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Tweeting About Size of His 'Nuclear Button,' Trump Disrupts Peace Effort With 'Childish' Threat

"This tweet alone is grounds for removal from office under the 25th Amendment. This man should not have nukes," argued former White House ethics chief

International campaign to abolish Nuclear Weapons (ICAN) activists wearing masks to look like US President Donald Trump and North Korean Kim Jong-Un pose next to a Styrofoam effigy of a nuclear bomb while protesting in front of the American Embassy on September 13, 2017 in Berlin, Germany. (Photo: Omer Messinger/Getty Images)

Just as it appeared that long inflamed tensions on the Korean Peninsula were beginning to wane, President Donald Trump further demonstrated his willingness to drag the world to the brink of nuclear war Tuesday night with a tweet boasting of the size and power of America's (nonexistent) "nuclear button."

Trump's tweet came a day after North Korean leader Kim Jong-un said in a speech that he "always" has a nuclear button on his desk, but that he would only use it if threatened.

Kim also indicated that he would be willing to engage in direct talks with South Korea, an overture that was welcomed by the South as a step toward peace and stability. Early Wednesday, North and South Korea reopened a communication "hotline" that had been closed since February of 2016, another sign of "easing tensions between Pyongyang and Seoul," the Wall Street Journal reports.

"These casual threats made on Twitter are a huge distraction from the serious diplomatic work that needs to be done."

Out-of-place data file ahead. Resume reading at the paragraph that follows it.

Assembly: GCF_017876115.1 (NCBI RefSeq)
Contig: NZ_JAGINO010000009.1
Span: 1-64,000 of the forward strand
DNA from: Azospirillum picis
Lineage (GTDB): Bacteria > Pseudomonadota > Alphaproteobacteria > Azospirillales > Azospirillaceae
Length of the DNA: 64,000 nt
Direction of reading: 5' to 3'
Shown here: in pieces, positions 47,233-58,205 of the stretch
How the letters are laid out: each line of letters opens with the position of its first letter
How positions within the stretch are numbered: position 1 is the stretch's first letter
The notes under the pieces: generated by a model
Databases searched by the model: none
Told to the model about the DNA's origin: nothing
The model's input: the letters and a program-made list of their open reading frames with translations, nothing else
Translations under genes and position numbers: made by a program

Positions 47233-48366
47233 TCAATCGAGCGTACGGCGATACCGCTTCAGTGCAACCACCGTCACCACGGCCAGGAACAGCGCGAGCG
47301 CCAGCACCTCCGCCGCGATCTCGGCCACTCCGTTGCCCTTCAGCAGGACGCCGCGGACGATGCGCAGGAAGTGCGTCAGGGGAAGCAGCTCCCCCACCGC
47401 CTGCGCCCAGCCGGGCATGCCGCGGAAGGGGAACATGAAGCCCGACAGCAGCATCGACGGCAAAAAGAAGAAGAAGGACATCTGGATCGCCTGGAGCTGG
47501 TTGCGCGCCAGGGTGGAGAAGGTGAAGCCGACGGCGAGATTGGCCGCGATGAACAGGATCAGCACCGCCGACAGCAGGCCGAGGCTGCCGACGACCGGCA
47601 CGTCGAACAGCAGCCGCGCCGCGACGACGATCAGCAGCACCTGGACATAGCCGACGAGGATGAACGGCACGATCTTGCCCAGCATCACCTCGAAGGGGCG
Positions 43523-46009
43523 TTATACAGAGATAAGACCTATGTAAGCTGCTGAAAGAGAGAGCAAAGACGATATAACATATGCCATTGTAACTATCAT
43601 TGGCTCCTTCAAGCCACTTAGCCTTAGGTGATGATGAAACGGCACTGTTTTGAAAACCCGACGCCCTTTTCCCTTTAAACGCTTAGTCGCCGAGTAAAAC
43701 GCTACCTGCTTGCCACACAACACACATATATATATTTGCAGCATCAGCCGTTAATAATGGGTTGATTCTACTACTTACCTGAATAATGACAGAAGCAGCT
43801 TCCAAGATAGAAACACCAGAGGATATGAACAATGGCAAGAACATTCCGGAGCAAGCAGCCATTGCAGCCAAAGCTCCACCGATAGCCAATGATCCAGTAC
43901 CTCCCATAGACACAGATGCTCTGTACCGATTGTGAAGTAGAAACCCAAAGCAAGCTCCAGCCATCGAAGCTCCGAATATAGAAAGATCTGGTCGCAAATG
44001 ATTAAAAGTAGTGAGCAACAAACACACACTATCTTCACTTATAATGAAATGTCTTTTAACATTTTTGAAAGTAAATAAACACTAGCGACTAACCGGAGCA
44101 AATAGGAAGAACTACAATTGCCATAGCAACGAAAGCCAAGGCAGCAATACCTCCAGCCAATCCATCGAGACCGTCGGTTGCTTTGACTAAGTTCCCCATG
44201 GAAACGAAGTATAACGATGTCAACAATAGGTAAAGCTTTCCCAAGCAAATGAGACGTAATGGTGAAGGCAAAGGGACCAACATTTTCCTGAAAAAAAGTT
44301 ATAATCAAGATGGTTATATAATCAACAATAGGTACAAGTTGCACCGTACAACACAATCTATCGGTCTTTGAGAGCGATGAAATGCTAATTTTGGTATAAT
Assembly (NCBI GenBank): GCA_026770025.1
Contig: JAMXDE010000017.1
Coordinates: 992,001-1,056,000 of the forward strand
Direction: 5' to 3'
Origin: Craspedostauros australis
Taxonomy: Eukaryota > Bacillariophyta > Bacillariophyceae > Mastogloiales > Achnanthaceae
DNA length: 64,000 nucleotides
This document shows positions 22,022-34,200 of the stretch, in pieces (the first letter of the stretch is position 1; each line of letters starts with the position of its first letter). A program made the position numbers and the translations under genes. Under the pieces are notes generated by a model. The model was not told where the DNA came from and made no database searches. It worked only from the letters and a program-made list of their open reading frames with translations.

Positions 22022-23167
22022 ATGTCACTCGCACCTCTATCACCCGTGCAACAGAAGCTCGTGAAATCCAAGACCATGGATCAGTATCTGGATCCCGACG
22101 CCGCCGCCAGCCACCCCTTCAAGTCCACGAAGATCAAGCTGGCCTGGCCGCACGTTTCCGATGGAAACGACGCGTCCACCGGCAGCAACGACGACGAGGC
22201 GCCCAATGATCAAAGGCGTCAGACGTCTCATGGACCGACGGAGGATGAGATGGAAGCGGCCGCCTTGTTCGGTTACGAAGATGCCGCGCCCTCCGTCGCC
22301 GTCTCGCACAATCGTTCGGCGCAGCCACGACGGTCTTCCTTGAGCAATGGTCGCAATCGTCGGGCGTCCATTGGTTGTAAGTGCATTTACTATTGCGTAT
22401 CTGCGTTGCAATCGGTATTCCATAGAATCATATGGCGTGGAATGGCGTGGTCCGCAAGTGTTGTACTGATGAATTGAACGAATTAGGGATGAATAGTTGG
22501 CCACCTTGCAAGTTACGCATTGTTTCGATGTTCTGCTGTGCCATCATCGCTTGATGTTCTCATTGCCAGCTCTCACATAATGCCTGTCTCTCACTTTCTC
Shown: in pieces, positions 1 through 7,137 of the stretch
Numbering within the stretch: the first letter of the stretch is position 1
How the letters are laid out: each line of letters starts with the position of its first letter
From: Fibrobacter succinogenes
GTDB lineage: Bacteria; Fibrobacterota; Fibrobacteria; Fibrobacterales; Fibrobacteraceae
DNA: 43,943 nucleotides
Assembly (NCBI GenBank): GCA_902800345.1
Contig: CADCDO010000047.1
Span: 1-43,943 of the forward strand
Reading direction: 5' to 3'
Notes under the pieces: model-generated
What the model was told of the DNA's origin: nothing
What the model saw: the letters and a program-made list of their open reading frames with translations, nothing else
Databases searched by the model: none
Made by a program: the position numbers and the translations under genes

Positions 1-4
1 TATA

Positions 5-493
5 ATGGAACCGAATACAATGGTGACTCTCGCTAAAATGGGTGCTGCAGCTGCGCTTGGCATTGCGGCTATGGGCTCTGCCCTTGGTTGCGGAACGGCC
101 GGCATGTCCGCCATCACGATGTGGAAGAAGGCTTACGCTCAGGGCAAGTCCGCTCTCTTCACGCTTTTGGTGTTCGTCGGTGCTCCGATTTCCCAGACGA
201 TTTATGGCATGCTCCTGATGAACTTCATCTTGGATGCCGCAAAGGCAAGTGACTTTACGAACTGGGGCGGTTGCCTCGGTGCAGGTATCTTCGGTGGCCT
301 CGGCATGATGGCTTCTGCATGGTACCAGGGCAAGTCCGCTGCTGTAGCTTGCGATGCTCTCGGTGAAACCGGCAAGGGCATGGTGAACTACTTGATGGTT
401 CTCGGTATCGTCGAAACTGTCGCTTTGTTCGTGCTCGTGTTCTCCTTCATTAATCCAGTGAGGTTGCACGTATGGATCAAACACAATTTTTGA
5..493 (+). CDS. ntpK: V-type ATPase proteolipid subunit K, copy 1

—Campaign for Nuclear Disarmament

But with a single tweet, Trump threw the potential of serious negotiations into chaos—a move critics characterized as further evidence of his lack of fitness for office.

"This Tweet alone is grounds for removal from office under the 25th Amendment," argued Richard Painter, former White House ethics lawyer and current vice chairman of Citizens for Ethics and Responsibility in Washington. "This man should not have nukes."

In addition to further calls for legislative solutions that would strip Trump of the power to launch a nuclear first strike, anti-war groups demanded a global intervention to both fill the leadership vacuum left by the U.S. president and slow the march toward a nuclear crisis.

"A war with North Korea could kill millions in a matter of days and would very likely do nothing but lead to the further proliferation of nuclear weapons," Win Without War wrote on Twitter Tuesday night. "If the president won't pursue diplomacy, we should all demand a global diplomatic intervention to stop a pointless war."

The U.K.-based Campaign for Nuclear Disarmament (CND) also weighed in Wednesday morning, urging that Trump's "childish games must stop."

"It's incredible that it even needs to be said, but nuclear war is no laughing matter," CND concluded. "These casual threats made on Twitter are a huge distraction from the serious diplomatic work that needs to be done."

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